Great coffee is a partnership from farm to cup, with every step playing a critical role in the outcome. The final step, brewing, is in your hands and we are committed to ensuring that you have a great experience. Our brewing recommendations are listed on below and on the other pages in this section, but they should be used only as a starting point; adjust your brewing methods to taste. If you’re having trouble achieving the results you want, send us a message and we will help you troubleshoot!


Use filtered water at a temperature of 195 to 205 °F. Ideally, an electric kettle with digital controls may be used to keep the water at the correct temperature. If you don’t have an electric kettle, the correct temperature occurs about 30 seconds after boiling water is removed from the heat source.

Brewing Ratio

A ration of 17 grams of water for each gram of ground coffee is a great place to start…but experiment to see what you like the best! If you don’t have a kitchen scale, this equates to six ounces of water (approximately 170 grams) per two tablespoons of ground coffee (about 10 grams).


For the freshest coffee possible, whole beans should be ground moments prior to brewing.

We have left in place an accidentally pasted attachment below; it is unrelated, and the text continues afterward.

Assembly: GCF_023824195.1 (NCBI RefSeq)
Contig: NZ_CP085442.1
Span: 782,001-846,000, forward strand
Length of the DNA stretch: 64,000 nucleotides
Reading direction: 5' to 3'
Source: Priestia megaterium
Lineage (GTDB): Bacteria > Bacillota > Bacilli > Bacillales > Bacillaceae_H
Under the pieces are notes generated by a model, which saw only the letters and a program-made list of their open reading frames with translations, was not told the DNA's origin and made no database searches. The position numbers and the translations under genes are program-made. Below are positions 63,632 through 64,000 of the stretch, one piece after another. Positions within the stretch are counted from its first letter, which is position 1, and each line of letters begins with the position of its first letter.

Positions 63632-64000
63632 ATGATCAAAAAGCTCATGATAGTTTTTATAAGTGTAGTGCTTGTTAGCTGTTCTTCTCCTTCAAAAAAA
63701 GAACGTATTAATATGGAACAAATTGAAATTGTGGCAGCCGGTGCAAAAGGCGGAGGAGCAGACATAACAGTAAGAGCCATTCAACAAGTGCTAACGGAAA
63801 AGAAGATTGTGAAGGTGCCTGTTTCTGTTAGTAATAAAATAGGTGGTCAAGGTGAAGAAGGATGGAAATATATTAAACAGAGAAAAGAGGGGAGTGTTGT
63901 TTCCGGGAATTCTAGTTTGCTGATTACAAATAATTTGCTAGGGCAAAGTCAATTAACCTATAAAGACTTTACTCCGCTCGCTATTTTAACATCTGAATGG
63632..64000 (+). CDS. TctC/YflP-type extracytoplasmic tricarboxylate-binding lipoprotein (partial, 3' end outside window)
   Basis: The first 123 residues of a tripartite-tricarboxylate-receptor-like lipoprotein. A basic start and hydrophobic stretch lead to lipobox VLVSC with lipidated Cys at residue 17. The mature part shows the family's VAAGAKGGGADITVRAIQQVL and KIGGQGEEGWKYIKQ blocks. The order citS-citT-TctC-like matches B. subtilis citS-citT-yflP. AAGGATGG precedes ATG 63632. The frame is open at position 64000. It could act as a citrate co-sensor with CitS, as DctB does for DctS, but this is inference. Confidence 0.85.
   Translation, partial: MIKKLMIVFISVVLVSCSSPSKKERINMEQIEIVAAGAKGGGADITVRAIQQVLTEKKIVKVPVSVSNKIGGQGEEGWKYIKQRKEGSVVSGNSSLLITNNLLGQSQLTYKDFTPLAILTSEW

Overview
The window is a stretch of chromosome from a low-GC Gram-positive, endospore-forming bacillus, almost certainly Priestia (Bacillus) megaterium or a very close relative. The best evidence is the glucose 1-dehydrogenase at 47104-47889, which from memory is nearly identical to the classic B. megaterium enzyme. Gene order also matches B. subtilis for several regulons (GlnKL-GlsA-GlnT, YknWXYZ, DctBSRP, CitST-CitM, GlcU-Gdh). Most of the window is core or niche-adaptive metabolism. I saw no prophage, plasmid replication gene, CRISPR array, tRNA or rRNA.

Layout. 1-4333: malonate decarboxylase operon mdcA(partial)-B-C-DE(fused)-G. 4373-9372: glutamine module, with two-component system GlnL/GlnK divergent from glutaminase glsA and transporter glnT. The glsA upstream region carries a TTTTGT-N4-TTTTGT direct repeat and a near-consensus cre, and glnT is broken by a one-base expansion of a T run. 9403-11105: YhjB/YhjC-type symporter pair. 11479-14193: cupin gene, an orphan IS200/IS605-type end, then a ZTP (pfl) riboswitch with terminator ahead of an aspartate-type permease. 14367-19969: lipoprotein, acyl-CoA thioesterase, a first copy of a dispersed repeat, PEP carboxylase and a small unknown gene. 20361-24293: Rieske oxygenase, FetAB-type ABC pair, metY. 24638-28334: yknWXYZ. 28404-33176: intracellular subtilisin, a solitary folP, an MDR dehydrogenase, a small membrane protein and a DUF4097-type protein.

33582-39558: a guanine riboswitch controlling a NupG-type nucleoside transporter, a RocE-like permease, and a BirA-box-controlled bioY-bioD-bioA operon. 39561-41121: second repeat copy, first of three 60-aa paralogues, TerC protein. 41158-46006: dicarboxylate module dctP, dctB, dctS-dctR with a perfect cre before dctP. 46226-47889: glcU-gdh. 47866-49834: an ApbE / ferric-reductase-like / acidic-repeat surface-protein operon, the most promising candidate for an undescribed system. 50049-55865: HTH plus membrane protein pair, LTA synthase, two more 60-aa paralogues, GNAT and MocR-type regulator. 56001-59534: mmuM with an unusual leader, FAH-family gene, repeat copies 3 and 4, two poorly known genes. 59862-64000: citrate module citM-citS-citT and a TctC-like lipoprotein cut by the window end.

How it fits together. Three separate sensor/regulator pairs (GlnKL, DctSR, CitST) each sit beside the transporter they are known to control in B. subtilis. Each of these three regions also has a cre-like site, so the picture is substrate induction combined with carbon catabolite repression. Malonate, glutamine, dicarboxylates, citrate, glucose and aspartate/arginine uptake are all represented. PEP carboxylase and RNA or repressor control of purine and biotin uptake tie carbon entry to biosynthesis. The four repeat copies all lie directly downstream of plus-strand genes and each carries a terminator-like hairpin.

The grind plays a critical role in extraction as finer grinds expose more surface area of the ground bean to the water. It is important to match your brewing method and grind to ensure that your coffee isn’t over or under-extracted. For brewing methods that use a longer dwell time (e.g. French press), a coarser grind is necessary to avoid over-extraction. For Chemex®, a medium grind works well. It may take some experimentation to find the best grind for your preferred brewing method.

For any grind, a consistent size is necessary so that all of your coffee extracts in the same way. This is best achieved with use of a conical burr grinder. If you use a blade grinder, pulsing the grinder will lead to a more consistent grind.


During the roasting process, carbon dioxide builds up in the bean. This gas releases slowly over time (hence the need for degassing valve). Fresh coffee retains a significant amount of carbon dioxide that will release quickly upon exposure to hot water; this release prevents the water from contacting the ground coffee and can result in under-extraction. Therefore, prior to brewing, add just enough water to saturate the grounds and let the grounds bloom for one minute. You should see a pronounced degassing; if not, your coffee is not fresh!


For the best results, coffee should be consumed within a few weeks of roasting.

Brewing Methods

We prefer to use Chemex®  or AeroPress®  for individual cups and French press [link to French Press] for larger amounts of coffee.


If you are accustomed to drinking your coffee with milk and/or sugar, taste your coffee before you add these. It will give you a better sense of how the coffee tastes, and if you need to adjust your brewing method.